Artist and Ruskin School of Art Visiting Tutor for Printmaking
Graeme Hughes is a fine artist, printmaker, and educator living and working in London and Oxford. His fine art practise encompasses activities of making, teaching, mentoring, publishing, and exhibiting. Graeme works in processes of drawing, printmaking, sculpture, building, and collaborative research. The subject of his work explores narrative structures in the traditions of figurative and landscape image and object making. Taking inspiration from personal and ancestral histories, philosophical, psychoanalytic, art historical, and mythological sources and iconography. His most recent research looks at how a philosophy of ethics and a philosophy of aesthetics can be represented through visual image and object making.
Graeme is interested in the transformative space and learning potential which printmaking offers. A conversational space between the science of making processes and the creative imagination. Where the gesture is confronted with certain technological limits of the day, the resulting physical prints become a kind of document, object, or map of this dialogue.
Graeme Talks about:
The surprise of being assessed as dyslexic as an adult whilst doing a creative writing course.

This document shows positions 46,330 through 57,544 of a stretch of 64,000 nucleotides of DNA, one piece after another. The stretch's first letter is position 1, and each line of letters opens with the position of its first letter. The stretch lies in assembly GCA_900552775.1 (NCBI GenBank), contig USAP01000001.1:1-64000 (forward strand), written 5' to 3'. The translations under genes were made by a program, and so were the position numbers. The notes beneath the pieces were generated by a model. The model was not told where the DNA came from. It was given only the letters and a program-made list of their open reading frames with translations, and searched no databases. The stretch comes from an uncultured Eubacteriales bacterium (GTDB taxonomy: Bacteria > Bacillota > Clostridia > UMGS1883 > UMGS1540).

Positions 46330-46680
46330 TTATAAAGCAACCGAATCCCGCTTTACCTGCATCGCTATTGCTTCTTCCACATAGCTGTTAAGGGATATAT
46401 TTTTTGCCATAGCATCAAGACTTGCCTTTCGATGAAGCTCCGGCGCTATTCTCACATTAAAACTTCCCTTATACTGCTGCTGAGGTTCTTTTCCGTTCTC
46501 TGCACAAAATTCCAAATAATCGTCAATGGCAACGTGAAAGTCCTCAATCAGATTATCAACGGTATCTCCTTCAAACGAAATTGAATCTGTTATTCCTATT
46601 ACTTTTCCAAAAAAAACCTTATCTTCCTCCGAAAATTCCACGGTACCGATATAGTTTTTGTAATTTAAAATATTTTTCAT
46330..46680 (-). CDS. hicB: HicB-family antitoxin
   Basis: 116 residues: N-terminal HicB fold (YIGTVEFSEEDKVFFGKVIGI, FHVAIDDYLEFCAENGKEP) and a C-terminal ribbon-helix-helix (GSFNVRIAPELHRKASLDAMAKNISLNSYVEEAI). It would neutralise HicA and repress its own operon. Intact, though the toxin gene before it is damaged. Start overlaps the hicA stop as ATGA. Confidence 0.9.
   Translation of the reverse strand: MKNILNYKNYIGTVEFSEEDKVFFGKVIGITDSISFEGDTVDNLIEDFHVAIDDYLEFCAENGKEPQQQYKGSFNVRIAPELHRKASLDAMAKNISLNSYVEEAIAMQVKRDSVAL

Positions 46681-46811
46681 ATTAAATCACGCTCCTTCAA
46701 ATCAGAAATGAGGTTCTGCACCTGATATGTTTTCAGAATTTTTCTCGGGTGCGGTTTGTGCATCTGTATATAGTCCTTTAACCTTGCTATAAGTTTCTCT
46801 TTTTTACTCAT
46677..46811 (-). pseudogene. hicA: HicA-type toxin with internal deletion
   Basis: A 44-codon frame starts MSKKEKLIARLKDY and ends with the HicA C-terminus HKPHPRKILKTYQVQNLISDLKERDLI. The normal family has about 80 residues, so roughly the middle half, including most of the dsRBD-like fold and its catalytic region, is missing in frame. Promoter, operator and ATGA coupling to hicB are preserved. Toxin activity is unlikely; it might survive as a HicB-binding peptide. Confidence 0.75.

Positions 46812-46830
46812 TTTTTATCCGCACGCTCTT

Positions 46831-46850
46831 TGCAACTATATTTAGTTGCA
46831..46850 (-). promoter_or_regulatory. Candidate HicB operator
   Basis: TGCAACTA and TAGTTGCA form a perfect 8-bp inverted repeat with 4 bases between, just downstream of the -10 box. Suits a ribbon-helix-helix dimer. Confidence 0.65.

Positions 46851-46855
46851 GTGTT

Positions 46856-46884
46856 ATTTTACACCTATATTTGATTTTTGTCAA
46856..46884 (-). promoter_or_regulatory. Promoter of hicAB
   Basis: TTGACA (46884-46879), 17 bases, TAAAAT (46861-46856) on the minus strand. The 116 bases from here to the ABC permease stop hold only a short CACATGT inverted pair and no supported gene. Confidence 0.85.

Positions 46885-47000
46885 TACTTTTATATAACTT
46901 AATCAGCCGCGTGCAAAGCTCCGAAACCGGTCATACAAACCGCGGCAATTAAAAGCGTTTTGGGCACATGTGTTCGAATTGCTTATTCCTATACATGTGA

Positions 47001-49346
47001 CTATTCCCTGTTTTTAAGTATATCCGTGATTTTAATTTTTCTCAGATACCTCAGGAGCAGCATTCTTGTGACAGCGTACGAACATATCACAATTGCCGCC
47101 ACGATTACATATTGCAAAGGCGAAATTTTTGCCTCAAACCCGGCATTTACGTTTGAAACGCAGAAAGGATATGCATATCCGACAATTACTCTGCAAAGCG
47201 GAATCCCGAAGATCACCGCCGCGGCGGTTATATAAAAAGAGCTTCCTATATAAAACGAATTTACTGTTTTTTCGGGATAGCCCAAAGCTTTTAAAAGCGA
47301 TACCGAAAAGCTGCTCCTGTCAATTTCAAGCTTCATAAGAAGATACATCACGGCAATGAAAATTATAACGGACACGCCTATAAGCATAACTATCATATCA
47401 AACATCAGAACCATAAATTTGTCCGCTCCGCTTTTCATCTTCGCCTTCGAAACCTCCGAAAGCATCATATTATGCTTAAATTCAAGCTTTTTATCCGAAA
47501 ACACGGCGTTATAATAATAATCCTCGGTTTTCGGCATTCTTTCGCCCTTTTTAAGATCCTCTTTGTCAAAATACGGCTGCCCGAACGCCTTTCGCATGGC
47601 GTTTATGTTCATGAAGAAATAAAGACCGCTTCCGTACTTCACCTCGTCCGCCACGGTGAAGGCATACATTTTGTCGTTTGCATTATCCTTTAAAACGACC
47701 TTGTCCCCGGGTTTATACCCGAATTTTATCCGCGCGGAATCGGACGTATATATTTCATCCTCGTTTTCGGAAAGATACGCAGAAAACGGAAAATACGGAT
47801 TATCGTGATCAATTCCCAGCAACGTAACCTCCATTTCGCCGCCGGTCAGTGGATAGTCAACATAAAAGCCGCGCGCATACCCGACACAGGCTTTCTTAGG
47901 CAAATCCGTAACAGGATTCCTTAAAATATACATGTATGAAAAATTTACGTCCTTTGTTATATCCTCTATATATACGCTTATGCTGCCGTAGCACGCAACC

His grandpa being quite non-verbal and hugely inspiring as he made churches out of matchsticks.
Recently completing a PGCE (Teacher Training) course and neurodiversity not being covered.
Visualising something in his mind's eye as a way of representing multiple ideas, an anchor for those thoughts.
Word-finding challenge and the strength in seeing patterns
“Being a kid and being terrified of talking in front of people [...] not quite as confident as everyone else, that is accumulative.”
“My great grandfather was a brick-maker - he was an artist. Very very non-verbal - I don't know if he could write- so I wonder if he was dyslexic. He didn’t really write at all but he made stuff [..] which was a really good space.”